Like all good open source projects, this one was born out of a frustration. I wanted to be able to write entries for my personal site when off-line, but the only good software I could find to do so, Blogg-X, refused to work for me. The installer for the latest version wouldn’t run on Linux, and the previous version failed to login to a current Joomla site.
What to do? Of course, write your own. I thought for a while and realized that the approach taken by Blogg-X is wrong: there is no benefit in tying Joomla and Java, especially for content editing. What you really want is a local copy of your site, make modifications on one or the other, and then merge them into a synchronized site.
So I looked whether there was something to synchronize Joomla sites – and of course there wasn’t. On the other hand, the problem is a wide-spread one, and it would make sense to have some form of software that helps in getting at least a new site started, or two sites merged.
What do you need to do to synchronize sites? Well, there were two main approaches:
- Synchronize only selected sources, like content and section/category hierarchy
- Synchronize the entire database and file system, using an approach you could call “backup and merge”
I found the second approach to be the much more appealing. If you solve the problem of synchronization, you can solve it for everything, not just for content. And if your global synchronizer is smart enough to be able to omit a set of tables and files, then you get the benefit of both.
To synchronize two sites we need a list of current files and a current snapshot of the database. We can then check the differences between the databases and file systems, and use those to determine the current merged state. Things get complicated by the need to merge linked items.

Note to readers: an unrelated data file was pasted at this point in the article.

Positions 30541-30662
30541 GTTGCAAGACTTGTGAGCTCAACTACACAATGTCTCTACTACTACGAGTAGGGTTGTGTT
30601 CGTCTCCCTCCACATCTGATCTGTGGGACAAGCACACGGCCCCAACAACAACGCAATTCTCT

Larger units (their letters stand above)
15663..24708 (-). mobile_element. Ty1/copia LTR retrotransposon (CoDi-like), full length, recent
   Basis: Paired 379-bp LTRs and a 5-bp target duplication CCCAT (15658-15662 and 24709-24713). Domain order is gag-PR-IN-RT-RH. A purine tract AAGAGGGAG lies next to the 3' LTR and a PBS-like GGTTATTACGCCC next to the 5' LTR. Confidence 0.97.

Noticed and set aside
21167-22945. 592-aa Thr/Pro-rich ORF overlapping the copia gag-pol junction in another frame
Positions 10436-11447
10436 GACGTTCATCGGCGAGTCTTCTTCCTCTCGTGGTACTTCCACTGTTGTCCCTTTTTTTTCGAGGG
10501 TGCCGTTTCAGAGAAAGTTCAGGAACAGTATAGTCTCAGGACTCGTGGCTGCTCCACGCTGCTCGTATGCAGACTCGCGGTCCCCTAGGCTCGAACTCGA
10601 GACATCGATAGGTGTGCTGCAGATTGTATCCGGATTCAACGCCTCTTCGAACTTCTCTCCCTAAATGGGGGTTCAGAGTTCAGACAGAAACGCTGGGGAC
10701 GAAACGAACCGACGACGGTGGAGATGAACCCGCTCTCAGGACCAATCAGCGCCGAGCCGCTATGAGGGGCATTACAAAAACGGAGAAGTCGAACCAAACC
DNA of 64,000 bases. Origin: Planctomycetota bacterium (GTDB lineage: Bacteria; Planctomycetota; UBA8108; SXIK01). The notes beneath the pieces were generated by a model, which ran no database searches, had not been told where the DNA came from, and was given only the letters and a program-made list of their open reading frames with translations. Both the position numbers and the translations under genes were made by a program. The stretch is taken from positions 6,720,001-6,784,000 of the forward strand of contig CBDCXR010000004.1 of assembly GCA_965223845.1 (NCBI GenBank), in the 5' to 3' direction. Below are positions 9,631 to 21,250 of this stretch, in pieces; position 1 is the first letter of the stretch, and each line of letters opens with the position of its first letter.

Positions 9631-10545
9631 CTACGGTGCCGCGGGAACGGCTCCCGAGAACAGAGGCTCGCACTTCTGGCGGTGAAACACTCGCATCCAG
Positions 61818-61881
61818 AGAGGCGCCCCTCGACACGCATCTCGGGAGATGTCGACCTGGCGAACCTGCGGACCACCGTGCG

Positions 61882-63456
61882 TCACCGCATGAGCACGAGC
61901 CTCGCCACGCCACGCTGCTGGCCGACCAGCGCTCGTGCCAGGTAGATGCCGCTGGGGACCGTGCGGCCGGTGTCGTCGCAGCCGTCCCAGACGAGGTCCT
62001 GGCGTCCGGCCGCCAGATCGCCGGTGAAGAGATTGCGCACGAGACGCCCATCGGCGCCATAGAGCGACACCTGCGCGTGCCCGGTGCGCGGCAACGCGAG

A current DB snapshot is made by a series of table definitions followed by a series of INSERT statements. The art of synchronizing consists in finding out what entries changed and how: was there a modification, an addition, or a deletion?
Indeed, with the database comparison, we lose track of what actually happened. Indeed, if we add an entry on both the origin and destination DBs, it will look like a modified entry. So, to get to the root of it, we need to detect how the DB changed in time BEFORE we compare with the other DB.
Since pretty much all tables have unique autoincrement keys, a snapshot of the DB will tell us how it changed from one synchronization to the next. A deletion shows up as a missing key. An addition as a new key. A modification as an insert on one key that doesn’t match the insert in the previous DB.
Once we have the list of changes for both DBs, we can start merging them. The last synchronization event made the DBs identical, so that all the changes have to be replayed on the other side. In particular, after the merge the keys are going to be the same on both ends.
To put this in perspective, here a graph of the merge events: